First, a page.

"After graduating, I gained a six-month researcher post at The National Archives – with no idea where this would lead. Luckily, the role was extended and then other permanent jobs came up internally.

"Four years later, I have moved a few times within the organisation before getting this job two years ago. It was a great benefit knowing how everything worked, so I hit the ground running.”

“Entering the profession now, a degree is almost certainly essential. A background in history and a Masters degree in a relevant area are very useful, particularly as the sector is a competitive one.

"Unusually, working at The National Archives does not require me to be a qualified archivist. For regional or local archives where the role is more traditional, it is usually essential that you are a qualified archivist or working towards an archival qualification.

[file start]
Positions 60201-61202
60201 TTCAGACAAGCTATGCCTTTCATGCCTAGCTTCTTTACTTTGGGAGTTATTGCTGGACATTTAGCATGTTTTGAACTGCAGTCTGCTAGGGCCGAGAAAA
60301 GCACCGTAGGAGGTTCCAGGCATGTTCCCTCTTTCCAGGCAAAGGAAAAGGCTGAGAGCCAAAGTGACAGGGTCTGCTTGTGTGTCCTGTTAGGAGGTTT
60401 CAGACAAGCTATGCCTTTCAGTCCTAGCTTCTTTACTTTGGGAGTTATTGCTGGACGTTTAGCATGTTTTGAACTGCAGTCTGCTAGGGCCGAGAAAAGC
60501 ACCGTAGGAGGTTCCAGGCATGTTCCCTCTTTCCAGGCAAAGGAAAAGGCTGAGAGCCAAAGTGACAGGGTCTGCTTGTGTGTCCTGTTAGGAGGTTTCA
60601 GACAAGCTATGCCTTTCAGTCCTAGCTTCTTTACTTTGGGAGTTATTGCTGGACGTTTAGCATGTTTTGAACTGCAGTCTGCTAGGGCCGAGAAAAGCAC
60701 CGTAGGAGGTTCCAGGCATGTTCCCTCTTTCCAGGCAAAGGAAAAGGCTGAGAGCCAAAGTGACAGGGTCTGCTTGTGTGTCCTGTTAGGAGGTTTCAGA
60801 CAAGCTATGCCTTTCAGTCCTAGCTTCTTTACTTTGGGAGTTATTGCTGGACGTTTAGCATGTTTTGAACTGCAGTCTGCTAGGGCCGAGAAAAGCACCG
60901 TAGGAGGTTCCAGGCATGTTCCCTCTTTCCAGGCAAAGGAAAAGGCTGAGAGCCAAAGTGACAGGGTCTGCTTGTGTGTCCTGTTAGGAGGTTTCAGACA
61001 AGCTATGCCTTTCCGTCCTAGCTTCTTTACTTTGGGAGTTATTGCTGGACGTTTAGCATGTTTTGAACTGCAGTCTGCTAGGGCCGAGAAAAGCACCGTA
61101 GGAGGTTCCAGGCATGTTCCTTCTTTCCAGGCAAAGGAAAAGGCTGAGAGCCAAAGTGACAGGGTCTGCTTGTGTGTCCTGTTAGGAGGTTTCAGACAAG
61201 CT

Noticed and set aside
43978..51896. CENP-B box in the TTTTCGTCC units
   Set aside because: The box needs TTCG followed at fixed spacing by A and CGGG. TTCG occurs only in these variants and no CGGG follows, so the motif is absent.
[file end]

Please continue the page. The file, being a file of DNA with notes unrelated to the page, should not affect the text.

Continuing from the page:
"Some places may offer ‘on the job’ training with a qualification at the end."

Building a career in the heritage sector

Jenni feels that alongside a love of history, good people skills and patience are very important, as there is almost always a public facing element in archival roles.

Assisting individuals with research and, in smaller or specialised archives, adding to collections is vital. So good relationships with local community groups, businesses and religious organisations can be essential.

“The ability to work sensitively with a range of people is very important. Experience of research and attention to detail are both valuable qualities, as is public speaking as there are often opportunities to give talks to groups interested in a particular area.